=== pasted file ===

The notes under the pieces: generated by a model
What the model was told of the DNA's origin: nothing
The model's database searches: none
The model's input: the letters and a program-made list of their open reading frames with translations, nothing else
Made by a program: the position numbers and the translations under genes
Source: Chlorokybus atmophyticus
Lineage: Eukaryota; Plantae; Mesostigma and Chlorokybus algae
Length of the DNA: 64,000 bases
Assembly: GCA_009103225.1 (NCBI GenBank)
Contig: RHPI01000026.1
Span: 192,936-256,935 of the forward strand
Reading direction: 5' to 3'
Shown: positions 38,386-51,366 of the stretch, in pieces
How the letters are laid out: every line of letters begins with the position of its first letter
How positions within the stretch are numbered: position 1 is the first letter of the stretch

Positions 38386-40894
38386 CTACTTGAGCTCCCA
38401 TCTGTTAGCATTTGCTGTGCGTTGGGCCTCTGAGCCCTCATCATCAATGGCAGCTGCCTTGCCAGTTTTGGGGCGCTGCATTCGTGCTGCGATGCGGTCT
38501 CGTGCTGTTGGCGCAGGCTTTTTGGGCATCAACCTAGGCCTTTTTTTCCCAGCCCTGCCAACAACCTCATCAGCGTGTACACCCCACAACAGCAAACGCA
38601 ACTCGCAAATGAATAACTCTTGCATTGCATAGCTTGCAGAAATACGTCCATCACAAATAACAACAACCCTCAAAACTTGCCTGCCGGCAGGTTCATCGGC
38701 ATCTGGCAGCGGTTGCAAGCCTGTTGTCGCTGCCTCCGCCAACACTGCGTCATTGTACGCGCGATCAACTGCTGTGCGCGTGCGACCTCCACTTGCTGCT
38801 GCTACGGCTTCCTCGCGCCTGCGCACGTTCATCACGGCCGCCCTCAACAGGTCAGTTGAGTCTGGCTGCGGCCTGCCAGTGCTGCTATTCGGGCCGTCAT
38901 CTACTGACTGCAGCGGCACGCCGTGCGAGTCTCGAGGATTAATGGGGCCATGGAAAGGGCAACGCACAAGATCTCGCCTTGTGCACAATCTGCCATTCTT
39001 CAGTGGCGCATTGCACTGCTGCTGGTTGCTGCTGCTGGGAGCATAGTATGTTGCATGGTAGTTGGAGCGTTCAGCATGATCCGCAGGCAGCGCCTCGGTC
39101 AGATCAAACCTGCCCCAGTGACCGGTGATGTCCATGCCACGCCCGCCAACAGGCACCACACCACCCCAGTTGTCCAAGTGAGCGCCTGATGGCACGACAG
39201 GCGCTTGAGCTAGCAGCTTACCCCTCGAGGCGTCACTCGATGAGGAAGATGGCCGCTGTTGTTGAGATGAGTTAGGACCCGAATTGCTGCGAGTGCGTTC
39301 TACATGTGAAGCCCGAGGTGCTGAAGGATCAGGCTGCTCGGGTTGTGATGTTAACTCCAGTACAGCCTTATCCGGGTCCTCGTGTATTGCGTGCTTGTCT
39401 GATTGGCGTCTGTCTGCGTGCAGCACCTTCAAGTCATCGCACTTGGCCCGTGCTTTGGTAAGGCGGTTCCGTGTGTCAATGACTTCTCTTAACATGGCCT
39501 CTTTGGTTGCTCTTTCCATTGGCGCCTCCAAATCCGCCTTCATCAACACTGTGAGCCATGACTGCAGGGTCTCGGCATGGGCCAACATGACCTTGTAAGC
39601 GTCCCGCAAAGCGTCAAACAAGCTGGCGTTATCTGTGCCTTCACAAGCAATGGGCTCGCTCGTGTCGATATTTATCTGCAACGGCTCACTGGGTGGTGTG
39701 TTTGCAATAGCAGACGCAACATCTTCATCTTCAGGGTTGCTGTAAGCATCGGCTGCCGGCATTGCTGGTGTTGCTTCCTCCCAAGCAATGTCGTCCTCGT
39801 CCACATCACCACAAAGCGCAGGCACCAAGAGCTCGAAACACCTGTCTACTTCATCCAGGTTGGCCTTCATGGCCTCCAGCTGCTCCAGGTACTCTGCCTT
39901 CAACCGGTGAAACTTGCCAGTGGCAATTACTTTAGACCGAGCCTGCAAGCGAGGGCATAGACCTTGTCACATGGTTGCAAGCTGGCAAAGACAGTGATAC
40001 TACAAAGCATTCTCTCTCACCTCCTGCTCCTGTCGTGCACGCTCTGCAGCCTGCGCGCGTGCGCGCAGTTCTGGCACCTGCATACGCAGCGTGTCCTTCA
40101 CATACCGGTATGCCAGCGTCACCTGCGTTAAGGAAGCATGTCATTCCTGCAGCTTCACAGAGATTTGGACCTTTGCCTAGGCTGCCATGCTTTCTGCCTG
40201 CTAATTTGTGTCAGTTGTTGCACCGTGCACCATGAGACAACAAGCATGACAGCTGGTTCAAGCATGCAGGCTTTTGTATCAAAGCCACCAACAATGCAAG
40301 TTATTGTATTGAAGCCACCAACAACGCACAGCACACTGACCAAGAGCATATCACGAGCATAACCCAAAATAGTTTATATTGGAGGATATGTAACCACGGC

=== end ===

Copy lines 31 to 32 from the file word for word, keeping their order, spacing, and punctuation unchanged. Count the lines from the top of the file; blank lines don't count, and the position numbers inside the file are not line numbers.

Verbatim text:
39701 TTTGCAATAGCAGACGCAACATCTTCATCTTCAGGGTTGCTGTAAGCATCGGCTGCCGGCATTGCTGGTGTTGCTTCCTCCCAAGCAATGTCGTCCTCGT
39801 CCACATCACCACAAAGCGCAGGCACCAAGAGCTCGAAACACCTGTCTACTTCATCCAGGTTGGCCTTCATGGCCTCCAGCTGCTCCAGGTACTCTGCCTT